Kingsman 2 does the same thing, but is far more self aware. The film pretty explicitly states its thoughts on the crap-ness of its story, openly admitting that it doesn’t care, and just wants to provide pure bullshit insanity. There is more than one scene in this movie involving people being shoved into a meat grinder, both times without even a drop of blood appearing on screen. So if we’re not meant to take it seriously, can we criticise it for bullshit story? I probably wouldn’t, if it were a little more original, and didn’t make so many damn callbacks to the first scene. The “manners maketh man” bar scene is recreated, every major action scene evokes the “church” scene. The Swedish princess gag-character from the last movie is a supporting character now. Not to mention that her only memorable line from the first one is called back to two times. This movie has very very little identity of its own, and I doubt I’ll watch it again, I’ll invariably turn to its predecessor over it. It is, however, way better than Kick-Ass 2, and I think it’s its self awareness that led to this.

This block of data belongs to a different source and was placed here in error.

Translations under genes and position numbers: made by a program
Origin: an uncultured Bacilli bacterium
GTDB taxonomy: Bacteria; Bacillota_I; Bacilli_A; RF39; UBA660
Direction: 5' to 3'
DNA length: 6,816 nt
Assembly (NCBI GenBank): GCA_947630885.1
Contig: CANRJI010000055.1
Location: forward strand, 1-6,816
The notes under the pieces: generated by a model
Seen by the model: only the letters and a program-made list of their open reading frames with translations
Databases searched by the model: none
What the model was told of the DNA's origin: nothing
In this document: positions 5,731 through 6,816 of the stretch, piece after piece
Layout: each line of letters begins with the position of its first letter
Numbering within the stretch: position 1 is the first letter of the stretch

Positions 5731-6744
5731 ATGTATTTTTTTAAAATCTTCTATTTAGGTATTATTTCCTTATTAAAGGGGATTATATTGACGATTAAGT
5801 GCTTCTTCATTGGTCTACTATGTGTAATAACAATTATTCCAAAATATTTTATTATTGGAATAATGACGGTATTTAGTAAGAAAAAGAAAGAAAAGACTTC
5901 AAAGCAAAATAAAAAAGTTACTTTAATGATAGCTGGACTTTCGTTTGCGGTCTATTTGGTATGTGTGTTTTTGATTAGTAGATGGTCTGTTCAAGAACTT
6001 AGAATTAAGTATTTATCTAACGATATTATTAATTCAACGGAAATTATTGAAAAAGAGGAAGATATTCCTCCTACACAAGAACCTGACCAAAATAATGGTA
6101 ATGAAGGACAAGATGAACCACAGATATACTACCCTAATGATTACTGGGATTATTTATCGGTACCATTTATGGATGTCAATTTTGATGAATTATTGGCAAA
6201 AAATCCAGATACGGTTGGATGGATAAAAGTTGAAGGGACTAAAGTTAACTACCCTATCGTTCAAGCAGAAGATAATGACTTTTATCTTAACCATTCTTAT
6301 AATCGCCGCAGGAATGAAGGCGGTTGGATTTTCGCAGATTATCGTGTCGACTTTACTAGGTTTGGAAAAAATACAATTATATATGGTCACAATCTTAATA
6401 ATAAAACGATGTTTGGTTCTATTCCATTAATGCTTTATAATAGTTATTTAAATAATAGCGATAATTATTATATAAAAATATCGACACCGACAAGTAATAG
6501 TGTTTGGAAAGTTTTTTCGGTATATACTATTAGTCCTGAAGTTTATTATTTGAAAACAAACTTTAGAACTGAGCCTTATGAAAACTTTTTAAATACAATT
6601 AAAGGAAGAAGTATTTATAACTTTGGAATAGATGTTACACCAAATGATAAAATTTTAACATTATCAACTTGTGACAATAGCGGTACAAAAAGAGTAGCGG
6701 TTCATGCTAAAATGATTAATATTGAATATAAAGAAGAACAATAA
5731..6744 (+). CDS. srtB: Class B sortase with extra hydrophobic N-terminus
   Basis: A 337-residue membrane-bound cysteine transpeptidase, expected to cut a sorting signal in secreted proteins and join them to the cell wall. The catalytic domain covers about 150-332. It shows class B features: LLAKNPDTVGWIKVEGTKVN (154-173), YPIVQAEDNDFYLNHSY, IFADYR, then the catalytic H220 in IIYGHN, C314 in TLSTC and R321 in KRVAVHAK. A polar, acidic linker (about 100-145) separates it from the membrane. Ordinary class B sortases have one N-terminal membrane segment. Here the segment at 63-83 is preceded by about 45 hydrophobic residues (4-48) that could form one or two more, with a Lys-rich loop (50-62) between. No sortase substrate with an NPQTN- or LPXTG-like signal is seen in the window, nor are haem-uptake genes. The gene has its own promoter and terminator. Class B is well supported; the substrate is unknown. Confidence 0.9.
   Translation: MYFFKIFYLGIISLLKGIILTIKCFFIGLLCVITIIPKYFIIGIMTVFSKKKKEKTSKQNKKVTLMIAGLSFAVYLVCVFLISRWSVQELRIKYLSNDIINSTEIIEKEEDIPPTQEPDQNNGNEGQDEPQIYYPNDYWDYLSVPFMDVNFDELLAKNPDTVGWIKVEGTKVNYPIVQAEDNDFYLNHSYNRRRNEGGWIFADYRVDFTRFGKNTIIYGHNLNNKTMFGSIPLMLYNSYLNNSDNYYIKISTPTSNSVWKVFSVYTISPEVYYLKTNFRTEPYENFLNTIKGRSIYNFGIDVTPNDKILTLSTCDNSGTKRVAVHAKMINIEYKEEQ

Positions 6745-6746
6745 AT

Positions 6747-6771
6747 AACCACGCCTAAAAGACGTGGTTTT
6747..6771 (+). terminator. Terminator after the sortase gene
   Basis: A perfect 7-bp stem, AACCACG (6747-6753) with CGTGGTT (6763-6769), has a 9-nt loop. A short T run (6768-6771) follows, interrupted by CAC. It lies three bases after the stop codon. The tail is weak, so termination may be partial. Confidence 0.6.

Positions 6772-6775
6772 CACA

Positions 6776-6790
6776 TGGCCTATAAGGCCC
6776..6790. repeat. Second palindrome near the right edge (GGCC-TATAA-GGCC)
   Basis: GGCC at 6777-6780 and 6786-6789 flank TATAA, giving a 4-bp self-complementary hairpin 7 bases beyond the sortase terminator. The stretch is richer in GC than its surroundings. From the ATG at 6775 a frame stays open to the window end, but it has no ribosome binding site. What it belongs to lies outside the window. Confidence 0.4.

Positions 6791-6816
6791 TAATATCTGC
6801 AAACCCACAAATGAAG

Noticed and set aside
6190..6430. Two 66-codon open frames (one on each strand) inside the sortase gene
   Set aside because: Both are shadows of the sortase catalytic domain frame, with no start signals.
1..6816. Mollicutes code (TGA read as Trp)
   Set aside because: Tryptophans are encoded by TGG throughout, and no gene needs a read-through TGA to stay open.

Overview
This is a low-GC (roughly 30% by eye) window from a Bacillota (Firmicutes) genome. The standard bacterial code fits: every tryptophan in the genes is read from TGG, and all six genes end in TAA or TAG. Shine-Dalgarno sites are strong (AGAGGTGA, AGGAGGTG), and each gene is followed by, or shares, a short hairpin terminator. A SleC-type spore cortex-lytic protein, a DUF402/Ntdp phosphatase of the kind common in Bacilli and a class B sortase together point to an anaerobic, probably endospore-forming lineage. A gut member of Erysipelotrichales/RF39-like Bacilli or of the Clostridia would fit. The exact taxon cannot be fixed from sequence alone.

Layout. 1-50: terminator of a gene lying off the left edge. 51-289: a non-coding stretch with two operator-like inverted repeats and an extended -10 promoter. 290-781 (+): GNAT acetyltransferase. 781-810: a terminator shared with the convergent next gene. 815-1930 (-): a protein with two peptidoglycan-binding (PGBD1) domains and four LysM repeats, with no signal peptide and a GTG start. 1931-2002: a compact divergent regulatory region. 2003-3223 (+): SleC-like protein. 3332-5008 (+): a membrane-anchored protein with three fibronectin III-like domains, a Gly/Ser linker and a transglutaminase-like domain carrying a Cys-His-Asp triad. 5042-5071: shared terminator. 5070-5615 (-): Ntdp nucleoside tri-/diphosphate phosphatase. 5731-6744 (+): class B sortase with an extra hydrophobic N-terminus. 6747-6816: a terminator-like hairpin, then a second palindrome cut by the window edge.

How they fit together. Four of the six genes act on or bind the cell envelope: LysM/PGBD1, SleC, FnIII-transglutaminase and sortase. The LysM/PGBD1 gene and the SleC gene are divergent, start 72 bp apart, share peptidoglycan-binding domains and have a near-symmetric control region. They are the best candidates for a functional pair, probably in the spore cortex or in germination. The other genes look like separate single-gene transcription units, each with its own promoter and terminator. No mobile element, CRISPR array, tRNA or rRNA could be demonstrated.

It did have some highlights though. Its opening fight scene in the cab was fantastic, and left me with a big smile on my face; the same applies to the film’s climax. The villain was fun, but not very memorable – bar the meat grinder. I had a lot of fun with the US government, despite the paper-thin plotholes in the president’s plan. I also liked the music, I thought the original soundtrack had a very ‘Avengers’ feel, which I thought fit pretty well.

Action movies have the capacity to be “good” and fun at the same time. ‘Kingsman: The Golden Circle’ doesn’t even try to do this, and it somewhat suffers from this. There is a lot to enjoy, but turning your brain off is a must. I personally recommend it, but it’s not a must for seeing in cinemas.